Fundamentals of Graphic Design – Part 2: Contrast and Focal Point

Greetings once more budding graphic designers!

In our continuing series on the fundamentals of graphic design, we will examine the basic principles that will help your website design look more professional.

In our previous articles, we looked at typography and the many ways it is used successfully in the design world. We also looked at the importance of good alignment in any design. Continuing in this vein, we now examine the use of Contrast and how it can affect direction and the flow of your page by creating a clear focal point.

How to use Contrast

The concept of contrast is an extremely important tool in any designer’s toolbox.  The Key to understanding it can be found in the principle that something looks like a mistake if it is just a little different.  If something has been made intentionally very different, then there is no question of whether it was a mistake or not.

When discussing typography, we saw that a well contrasted selection of type is the cornerstone of a good logo.  In GUI (graphic user interface) design, this is also true, and has the added effect of orienting the direction of your page, and creating a focal point.

In this example we can see that as western audiences who read left to right, our eye naturally wants to follow the directions shown by the arrows.  However, the graphic designer must act as the traffic cop of the page in order to change those habits.

As we can see in the example using letters, I have turned the natural inclination to read left to right on its head.   We are drawn this time to the letter “C” at the bottom of the page first. This is not accidental, and is intentionally achieved by playing with contrast.  The letter “C” is not only larger than anything else on the page; but it is also red, creating a focal point or “boss” of the page.  It seams to say “look at me first, and then look at everything else on this page”.  If the “C” and the “b” were the same size or just slightly smaller, we wouldn’t know where to look first.  It would create a conflict rather than a contrast.  So powerful is the attraction and direction of these letters, we see how it encourages not only an unconventional reading of the page starting at the bottom; but it also cajoles the audience into reading C-b-a instead of a-b-C. The designer has the power to pull your strings and manipulate your viewing habits.

Focal Point

The use of a focal point is essential in any good design because it helps us makes sense of the page.  Contrast of size is usually how this is achieved and it is important for us to remember to be bold in our designs.  Don’t be shy about your focal point, let it proudly show itself off and proclaim to the world “look at me, I’m large and in charge!”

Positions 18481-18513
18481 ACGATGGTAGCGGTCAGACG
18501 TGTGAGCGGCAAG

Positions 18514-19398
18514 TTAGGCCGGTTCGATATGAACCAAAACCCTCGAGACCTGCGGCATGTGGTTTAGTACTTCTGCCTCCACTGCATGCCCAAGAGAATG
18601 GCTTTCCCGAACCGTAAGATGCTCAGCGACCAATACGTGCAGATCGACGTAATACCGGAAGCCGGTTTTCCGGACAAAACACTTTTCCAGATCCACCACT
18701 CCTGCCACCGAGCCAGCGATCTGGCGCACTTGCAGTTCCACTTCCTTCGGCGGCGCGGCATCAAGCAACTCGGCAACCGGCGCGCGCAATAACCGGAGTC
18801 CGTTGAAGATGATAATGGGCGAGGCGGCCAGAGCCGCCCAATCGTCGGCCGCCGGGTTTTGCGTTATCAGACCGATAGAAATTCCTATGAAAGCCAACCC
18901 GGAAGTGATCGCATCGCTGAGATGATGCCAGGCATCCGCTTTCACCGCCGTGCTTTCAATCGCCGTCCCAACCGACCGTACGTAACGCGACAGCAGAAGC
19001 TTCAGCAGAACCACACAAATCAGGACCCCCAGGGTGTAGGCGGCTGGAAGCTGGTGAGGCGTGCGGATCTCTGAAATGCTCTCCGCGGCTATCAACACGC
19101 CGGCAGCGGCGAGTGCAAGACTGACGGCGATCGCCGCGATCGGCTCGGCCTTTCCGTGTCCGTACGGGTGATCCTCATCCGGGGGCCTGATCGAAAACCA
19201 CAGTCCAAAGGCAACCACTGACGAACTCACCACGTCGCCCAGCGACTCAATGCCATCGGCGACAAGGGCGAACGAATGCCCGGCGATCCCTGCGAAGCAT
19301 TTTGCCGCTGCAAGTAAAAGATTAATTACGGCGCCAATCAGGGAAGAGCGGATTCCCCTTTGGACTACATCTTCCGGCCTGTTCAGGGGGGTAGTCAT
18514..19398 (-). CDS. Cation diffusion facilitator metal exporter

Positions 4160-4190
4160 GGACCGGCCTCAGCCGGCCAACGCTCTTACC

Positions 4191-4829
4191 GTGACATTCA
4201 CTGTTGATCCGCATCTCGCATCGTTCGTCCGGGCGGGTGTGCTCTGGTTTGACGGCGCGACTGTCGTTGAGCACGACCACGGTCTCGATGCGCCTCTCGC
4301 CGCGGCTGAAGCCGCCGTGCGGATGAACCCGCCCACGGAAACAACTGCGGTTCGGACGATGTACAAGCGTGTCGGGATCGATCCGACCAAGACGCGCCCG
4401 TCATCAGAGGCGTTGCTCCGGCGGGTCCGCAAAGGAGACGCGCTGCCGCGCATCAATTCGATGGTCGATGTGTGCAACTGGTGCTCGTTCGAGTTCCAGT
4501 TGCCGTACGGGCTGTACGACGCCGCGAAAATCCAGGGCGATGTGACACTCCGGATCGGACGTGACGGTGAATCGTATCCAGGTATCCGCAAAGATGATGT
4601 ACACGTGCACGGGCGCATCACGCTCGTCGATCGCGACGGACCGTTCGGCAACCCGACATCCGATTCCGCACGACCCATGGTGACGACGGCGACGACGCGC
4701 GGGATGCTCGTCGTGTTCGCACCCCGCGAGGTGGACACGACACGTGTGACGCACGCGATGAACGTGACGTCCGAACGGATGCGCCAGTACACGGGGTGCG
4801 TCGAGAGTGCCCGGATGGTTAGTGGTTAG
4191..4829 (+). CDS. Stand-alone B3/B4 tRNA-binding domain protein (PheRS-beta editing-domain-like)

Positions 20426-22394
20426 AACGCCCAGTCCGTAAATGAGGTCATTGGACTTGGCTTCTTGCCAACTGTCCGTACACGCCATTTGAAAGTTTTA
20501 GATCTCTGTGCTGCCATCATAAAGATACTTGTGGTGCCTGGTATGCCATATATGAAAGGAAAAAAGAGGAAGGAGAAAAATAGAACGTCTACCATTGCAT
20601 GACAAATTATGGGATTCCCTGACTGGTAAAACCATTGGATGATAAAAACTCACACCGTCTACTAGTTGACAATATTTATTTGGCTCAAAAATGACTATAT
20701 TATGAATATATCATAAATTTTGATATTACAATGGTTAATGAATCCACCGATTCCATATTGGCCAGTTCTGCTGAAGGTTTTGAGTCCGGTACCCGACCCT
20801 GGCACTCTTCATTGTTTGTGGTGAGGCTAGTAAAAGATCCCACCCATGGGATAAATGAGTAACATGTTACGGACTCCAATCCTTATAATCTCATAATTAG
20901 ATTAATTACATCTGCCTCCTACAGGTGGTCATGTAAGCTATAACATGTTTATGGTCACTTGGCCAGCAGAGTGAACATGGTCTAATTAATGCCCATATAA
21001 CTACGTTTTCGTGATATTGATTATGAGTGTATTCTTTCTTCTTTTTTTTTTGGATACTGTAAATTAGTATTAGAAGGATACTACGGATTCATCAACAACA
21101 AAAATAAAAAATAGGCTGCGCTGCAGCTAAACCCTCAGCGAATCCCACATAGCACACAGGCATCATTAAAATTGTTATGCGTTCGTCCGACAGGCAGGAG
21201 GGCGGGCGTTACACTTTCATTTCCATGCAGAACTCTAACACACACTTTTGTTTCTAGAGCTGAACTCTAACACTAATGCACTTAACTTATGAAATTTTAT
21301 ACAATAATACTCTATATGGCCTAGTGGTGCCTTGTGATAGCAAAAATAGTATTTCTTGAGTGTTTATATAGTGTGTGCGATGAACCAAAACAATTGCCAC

Notice how this principle is illustrated in the screenshot of adobe.com.  The largest element creates a focal point that we are drawn to and naturally directs our eye to the important features.

The word “objectified” is the most important element on this site promoting the documentary by the same name.  It would only make sense to make it the most contrasted item by using size and color to draw our attention to it.

This innovative site draws our attention to the left side of the page by using good contrast.  First, we can compare the size of the image on the left to the thumbnail boxes on the right and see an undeniable contrast of size.  The designer’s name is of main importance and is naturally larger than the navigation links.  The navigation is also important and we can see that they are larger than any other text element, besides the logo.

Not only is size used effectively to create contrast in this screenshot; but color is also a successful part of creating the focal point on this web page.

This site also uses color as a means of creating contrast. Not only is the header of the site heavier than the rest because of color, it is also drawing out attention to the most important element (the description of the product) and to the green “try it” button which is surely the goal of the site.

*Remember not to be shy or timid when trying to create a good focal point by using contrast. It is probably better to use only one element that is large, instead of multiple elements that are all the same or only slightly different in size and color.


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This entry was posted on Friday, March 12th, 2010 at 10:03 am and is filed under Web Design. You can follow any responses to this entry through the RSS 2.0 feed. Both comments and pings are currently closed.

2 Responses to “Fundamentals of Graphic Design – Part 2: Contrast and Focal Point”

  1. Shailendra says:

    Indeed this article makes me want to rethink the contrast of my website. I will consider changing the contrast so that the I am in more control of the focal points.

    Good article and excellent examples given.

  2. Alli. B. says:

    This article was good, but somehow “MY” eyes were focused on the small “a” – top right – and moved to the “large red C” second. What does that mean?